Good Afternoon
Good Afternoon

Matt Harvey is OK with so-so outing versus minor-leaguers

New York Mets' starting pitcher Matt Harvey delivers

New York Mets' starting pitcher Matt Harvey delivers the ball during the first inning of an exhibition spring training baseball game against the Miami Marlins, Sunday, March 13, 2016, in Jupiter, Fla. Credit: AP / Brynn Anderson

PORT ST. LUCIE, Fla. — When a forecast for thunderstorms threatened Saturday afternoon’s Grapefruit League game in Viera against the Nationals, the Mets quickly shifted course with Matt Harvey.

They didn’t want to risk their Opening Day starter missing an appearance. So instead of making the trip, Harvey faced the Cardinals in a morning minor- league game here.

It turned out to be the right move. Well before rain washed out the Mets and Nationals, Harvey already was finished with his appearance, safe from the inconvenience of weather.

The final line: six runs (five earned) in 3 1⁄3 innings. He threw 71 pitches.

“I think the biggest thing was just getting our pitch count up,” said Harvey, who shrugged off the outing.

The defense didn’t help, misplaying a few routine balls into extra-base hits. Asked if he was concerned about the flurry of liners he gave up in the fourth, his final inning of work, Harvey barely mustered a shrug before saying “not at all.”

Indeed, for the Mets and Harvey, the results seemed inconsequential.

Before a contingent that included Sandy Alderson and J.P. Ricciardi, Harvey used the minor-league game as a laboratory.

It was clear early that he’d focus on his breaking pitches. He leaned heavily on his secondary offerings, throwing them much more often than he would during a regular-season game.

To begin at-bats and even when behind in the count, Harvey eschewed his fastball to work on throwing what pitching coach Dan Warthen called “something soft.”

“It’s the kind of stuff you’re going to have to do during the season,” Warthen said.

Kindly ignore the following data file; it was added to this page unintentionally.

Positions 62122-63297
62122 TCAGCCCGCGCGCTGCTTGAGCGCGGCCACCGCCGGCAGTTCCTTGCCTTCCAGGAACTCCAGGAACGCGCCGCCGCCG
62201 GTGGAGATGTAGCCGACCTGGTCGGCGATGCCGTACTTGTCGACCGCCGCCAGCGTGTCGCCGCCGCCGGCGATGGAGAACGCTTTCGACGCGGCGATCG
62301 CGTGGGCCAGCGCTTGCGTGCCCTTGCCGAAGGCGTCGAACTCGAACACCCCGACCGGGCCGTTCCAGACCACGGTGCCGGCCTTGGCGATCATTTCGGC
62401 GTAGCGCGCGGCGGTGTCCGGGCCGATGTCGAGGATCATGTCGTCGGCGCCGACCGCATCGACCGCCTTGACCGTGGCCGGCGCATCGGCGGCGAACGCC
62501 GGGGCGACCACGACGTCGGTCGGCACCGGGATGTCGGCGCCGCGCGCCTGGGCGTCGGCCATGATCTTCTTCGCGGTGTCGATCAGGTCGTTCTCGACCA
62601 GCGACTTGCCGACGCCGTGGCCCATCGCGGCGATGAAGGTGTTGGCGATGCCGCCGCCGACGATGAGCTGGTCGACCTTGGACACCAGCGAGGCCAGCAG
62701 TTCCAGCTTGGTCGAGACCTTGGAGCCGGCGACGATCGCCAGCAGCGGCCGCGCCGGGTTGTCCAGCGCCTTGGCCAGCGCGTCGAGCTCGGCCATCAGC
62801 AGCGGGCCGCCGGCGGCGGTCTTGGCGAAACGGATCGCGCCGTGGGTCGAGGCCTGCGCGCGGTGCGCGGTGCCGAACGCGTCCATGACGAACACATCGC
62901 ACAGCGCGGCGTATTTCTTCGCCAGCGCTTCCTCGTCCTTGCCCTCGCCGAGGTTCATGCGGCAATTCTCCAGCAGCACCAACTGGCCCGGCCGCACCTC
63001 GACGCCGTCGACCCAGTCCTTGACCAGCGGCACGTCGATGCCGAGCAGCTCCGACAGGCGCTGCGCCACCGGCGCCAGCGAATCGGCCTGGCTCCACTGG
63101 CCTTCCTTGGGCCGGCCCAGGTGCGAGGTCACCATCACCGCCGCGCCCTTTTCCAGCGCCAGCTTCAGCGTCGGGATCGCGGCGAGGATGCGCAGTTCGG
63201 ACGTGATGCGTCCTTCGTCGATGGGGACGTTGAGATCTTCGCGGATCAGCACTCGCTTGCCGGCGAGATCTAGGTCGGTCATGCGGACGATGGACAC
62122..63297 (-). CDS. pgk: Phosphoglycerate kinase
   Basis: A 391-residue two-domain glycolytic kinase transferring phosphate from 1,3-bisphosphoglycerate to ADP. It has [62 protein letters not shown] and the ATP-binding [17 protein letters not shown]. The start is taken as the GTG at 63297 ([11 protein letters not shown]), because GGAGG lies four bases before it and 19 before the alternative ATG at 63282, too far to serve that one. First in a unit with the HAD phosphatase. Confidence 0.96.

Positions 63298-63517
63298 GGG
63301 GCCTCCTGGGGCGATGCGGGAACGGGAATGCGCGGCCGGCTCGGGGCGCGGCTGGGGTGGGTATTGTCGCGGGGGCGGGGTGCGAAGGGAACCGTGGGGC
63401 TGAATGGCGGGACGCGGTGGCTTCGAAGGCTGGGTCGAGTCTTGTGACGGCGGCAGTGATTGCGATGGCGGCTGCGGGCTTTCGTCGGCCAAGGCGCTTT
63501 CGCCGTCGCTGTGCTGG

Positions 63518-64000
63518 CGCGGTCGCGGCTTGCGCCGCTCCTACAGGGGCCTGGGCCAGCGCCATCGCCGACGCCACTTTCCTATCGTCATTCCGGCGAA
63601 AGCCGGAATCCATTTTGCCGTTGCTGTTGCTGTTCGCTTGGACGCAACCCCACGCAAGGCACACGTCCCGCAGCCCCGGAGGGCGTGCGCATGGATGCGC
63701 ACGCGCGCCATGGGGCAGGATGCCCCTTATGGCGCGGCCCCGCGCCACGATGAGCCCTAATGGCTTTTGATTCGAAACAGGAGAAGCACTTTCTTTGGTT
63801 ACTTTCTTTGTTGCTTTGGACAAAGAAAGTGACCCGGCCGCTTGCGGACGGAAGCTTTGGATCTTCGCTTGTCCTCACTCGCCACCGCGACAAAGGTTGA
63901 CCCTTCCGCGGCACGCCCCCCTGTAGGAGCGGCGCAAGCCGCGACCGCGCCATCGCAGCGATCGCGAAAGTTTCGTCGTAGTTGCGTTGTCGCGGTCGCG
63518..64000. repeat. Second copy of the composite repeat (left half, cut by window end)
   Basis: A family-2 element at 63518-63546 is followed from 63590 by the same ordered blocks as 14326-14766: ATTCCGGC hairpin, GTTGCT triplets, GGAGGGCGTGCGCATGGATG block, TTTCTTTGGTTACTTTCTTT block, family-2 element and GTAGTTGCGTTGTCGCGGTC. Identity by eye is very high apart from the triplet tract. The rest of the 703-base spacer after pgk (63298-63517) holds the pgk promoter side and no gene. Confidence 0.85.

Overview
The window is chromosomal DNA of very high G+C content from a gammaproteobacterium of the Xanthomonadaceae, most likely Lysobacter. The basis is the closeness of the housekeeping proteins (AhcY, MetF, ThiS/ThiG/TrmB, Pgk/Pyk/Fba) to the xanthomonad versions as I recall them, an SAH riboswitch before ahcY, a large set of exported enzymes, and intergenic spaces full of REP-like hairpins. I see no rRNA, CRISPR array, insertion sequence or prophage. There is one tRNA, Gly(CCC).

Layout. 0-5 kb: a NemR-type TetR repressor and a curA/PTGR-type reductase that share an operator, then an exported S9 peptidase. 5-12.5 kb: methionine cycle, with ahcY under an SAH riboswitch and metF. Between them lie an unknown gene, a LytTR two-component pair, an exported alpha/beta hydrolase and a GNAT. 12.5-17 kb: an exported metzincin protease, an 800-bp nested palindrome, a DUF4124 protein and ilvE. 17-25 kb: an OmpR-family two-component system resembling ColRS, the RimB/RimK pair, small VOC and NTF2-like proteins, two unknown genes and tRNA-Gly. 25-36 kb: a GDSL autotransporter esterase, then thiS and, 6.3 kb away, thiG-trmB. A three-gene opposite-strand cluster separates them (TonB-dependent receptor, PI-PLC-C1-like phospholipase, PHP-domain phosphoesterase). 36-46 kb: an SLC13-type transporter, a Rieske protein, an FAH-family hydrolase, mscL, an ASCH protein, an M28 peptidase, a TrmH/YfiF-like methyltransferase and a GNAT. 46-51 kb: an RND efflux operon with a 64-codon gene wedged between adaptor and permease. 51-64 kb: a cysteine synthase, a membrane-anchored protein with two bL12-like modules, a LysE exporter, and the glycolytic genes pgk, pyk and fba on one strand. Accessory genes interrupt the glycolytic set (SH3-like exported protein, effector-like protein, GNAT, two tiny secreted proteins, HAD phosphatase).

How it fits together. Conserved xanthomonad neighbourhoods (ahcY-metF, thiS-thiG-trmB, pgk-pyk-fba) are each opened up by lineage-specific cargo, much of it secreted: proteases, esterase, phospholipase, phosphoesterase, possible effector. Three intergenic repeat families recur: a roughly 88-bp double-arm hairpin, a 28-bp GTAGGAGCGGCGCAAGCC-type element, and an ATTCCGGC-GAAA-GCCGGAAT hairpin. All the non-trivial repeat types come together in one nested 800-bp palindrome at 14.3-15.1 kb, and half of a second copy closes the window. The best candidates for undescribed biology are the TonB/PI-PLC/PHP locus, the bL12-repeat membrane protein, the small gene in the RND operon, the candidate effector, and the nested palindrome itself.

Harvey changed speeds and unleashed his slider, perhaps his most dangerous pitch and one that escaped him for most of last season. Only down the stretch in 2015 did his slider take on the same life as it did before Tommy John surgery.

“It feels great,” Harvey said. “It’s felt great all spring. The other thing was trying to get in a bunch of changeups today. Threw quite a bit of those.”

Indeed, Harvey’s sliders consistently were clocked in the high 80s, drawing a few looks of disbelief from the Cardinals minor-leaguers charting pitches from behind the backstop.

Harvey, 26, went 13-8 with a 2.71 ERA in 2015 despite a slider that he didn’t trust until late in the year. Now, in his second year since surgery, he intends to have his full arsenal ready for the defending champion Royals on Opening Day.

“It’s different, completely different,” Warthen said of Harvey’s slider. “Last year, he wasn’t getting over the top of it. It was more of a flat cutter last year. It didn’t have the same kind of character. Right now, he’s got tilt on it. He’s got power.”

Warthen even noted the presence of a red dot on the baseball, an image created by the seams spinning on a well-thrown slider.

“So,” Warthen said, “it’s where it’s supposed to be.”

Tejada signs with Cards

Ruben Tejada has found a new home with the Cardinals, who needed a stopgap for injured shortstop Jhonny Peralta.

Four days after the Mets released him, Tejada signed a one-year deal worth $1.5 million, a source confirmed. He also received nearly $500,000 in termination pay from the Mets, bringing his earnings for the season to $2 million.

Tejada and the Mets had agreed to a $3-million deal during the offseason, though that salary was not guaranteed.

New York Sports